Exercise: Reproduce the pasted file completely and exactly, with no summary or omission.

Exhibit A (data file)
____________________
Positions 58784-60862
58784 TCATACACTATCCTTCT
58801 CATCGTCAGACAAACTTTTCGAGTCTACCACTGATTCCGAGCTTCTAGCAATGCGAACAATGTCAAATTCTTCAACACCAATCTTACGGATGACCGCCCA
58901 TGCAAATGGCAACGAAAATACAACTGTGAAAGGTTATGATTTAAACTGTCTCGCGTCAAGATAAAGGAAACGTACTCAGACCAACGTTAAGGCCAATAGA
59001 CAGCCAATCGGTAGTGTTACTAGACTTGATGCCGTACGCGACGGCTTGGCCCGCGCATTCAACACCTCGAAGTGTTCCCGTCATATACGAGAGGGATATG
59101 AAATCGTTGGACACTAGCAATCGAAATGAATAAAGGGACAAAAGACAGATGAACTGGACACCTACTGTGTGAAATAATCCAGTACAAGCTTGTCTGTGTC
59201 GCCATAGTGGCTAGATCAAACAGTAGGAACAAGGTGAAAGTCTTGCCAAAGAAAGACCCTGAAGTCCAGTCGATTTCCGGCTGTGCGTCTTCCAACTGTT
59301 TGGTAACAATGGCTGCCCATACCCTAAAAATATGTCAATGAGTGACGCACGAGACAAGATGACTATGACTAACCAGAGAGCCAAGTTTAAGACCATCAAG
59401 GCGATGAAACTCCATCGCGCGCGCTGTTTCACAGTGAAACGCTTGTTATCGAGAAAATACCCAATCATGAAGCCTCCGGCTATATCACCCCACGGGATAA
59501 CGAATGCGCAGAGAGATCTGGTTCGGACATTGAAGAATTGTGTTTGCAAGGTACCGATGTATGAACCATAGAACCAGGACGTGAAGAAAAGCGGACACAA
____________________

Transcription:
Positions 58784-60862
58784 TCATACACTATCCTTCT
58801 CATCGTCAGACAAACTTTTCGAGTCTACCACTGATTCCGAGCTTCTAGCAATGCGAACAATGTCAAATTCTTCAACACCAATCTTACGGATGACCGCCCA
58901 TGCAAATGGCAACGAAAATACAACTGTGAAAGGTTATGATTTAAACTGTCTCGCGTCAAGATAAAGGAAACGTACTCAGACCAACGTTAAGGCCAATAGA
59001 CAGCCAATCGGTAGTGTTACTAGACTTGATGCCGTACGCGACGGCTTGGCCCGCGCATTCAACACCTCGAAGTGTTCCCGTCATATACGAGAGGGATATG
59101 AAATCGTTGGACACTAGCAATCGAAATGAATAAAGGGACAAAAGACAGATGAACTGGACACCTACTGTGTGAAATAATCCAGTACAAGCTTGTCTGTGTC
59201 GCCATAGTGGCTAGATCAAACAGTAGGAACAAGGTGAAAGTCTTGCCAAAGAAAGACCCTGAAGTCCAGTCGATTTCCGGCTGTGCGTCTTCCAACTGTT
59301 TGGTAACAATGGCTGCCCATACCCTAAAAATATGTCAATGAGTGACGCACGAGACAAGATGACTATGACTAACCAGAGAGCCAAGTTTAAGACCATCAAG
59401 GCGATGAAACTCCATCGCGCGCGCTGTTTCACAGTGAAACGCTTGTTATCGAGAAAATACCCAATCATGAAGCCTCCGGCTATATCACCCCACGGGATAA
59501 CGAATGCGCAGAGAGATCTGGTTCGGACATTGAAGAATTGTGTTTGCAAGGTACCGATGTATGAACCATAGAACCAGGACGTGAAGAAAAGCGGACACAA